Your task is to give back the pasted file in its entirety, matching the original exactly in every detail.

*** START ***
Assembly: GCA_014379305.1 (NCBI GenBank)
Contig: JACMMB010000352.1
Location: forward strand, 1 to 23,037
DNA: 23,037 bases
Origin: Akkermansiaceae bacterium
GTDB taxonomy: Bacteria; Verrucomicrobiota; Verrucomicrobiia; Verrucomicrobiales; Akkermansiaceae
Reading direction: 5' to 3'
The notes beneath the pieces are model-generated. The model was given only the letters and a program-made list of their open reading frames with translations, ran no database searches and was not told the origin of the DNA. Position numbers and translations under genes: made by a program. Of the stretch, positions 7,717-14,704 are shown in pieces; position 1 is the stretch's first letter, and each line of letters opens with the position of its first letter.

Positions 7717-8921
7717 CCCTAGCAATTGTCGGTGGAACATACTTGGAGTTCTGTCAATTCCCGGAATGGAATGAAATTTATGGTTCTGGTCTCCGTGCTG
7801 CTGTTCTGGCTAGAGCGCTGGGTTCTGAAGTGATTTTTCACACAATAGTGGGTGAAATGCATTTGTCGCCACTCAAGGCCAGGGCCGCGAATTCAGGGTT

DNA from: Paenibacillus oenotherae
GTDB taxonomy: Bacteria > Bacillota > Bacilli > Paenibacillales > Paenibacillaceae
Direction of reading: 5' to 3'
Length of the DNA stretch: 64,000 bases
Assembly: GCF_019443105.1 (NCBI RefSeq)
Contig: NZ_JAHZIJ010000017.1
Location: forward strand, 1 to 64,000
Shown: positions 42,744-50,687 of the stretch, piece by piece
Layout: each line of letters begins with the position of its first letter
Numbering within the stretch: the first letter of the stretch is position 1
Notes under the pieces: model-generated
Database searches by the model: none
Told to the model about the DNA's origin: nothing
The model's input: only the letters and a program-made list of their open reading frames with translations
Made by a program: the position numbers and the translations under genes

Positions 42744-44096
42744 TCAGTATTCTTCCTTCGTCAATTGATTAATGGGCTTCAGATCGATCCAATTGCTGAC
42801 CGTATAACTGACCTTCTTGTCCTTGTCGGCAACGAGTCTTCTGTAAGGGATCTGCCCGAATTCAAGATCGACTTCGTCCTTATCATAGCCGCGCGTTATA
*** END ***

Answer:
Assembly: GCA_014379305.1 (NCBI GenBank)
Contig: JACMMB010000352.1
Location: forward strand, 1 to 23,037
DNA: 23,037 bases
Origin: Akkermansiaceae bacterium
GTDB taxonomy: Bacteria; Verrucomicrobiota; Verrucomicrobiia; Verrucomicrobiales; Akkermansiaceae
Reading direction: 5' to 3'
The notes beneath the pieces are model-generated. The model was given only the letters and a program-made list of their open reading frames with translations, ran no database searches and was not told the origin of the DNA. Position numbers and translations under genes: made by a program. Of the stretch, positions 7,717-14,704 are shown in pieces; position 1 is the stretch's first letter, and each line of letters opens with the position of its first letter.

Positions 7717-8921
7717 CCCTAGCAATTGTCGGTGGAACATACTTGGAGTTCTGTCAATTCCCGGAATGGAATGAAATTTATGGTTCTGGTCTCCGTGCTG
7801 CTGTTCTGGCTAGAGCGCTGGGTTCTGAAGTGATTTTTCACACAATAGTGGGTGAAATGCATTTGTCGCCACTCAAGGCCAGGGCCGCGAATTCAGGGTT

DNA from: Paenibacillus oenotherae
GTDB taxonomy: Bacteria > Bacillota > Bacilli > Paenibacillales > Paenibacillaceae
Direction of reading: 5' to 3'
Length of the DNA stretch: 64,000 bases
Assembly: GCF_019443105.1 (NCBI RefSeq)
Contig: NZ_JAHZIJ010000017.1
Location: forward strand, 1 to 64,000
Shown: positions 42,744-50,687 of the stretch, piece by piece
Layout: each line of letters begins with the position of its first letter
Numbering within the stretch: the first letter of the stretch is position 1
Notes under the pieces: model-generated
Database searches by the model: none
Told to the model about the DNA's origin: nothing
The model's input: only the letters and a program-made list of their open reading frames with translations
Made by a program: the position numbers and the translations under genes

Positions 42744-44096
42744 TCAGTATTCTTCCTTCGTCAATTGATTAATGGGCTTCAGATCGATCCAATTGCTGAC
42801 CGTATAACTGACCTTCTTGTCCTTGTCGGCAACGAGTCTTCTGTAAGGGATCTGCCCGAATTCAAGATCGACTTCGTCCTTATCATAGCCGCGCGTTATA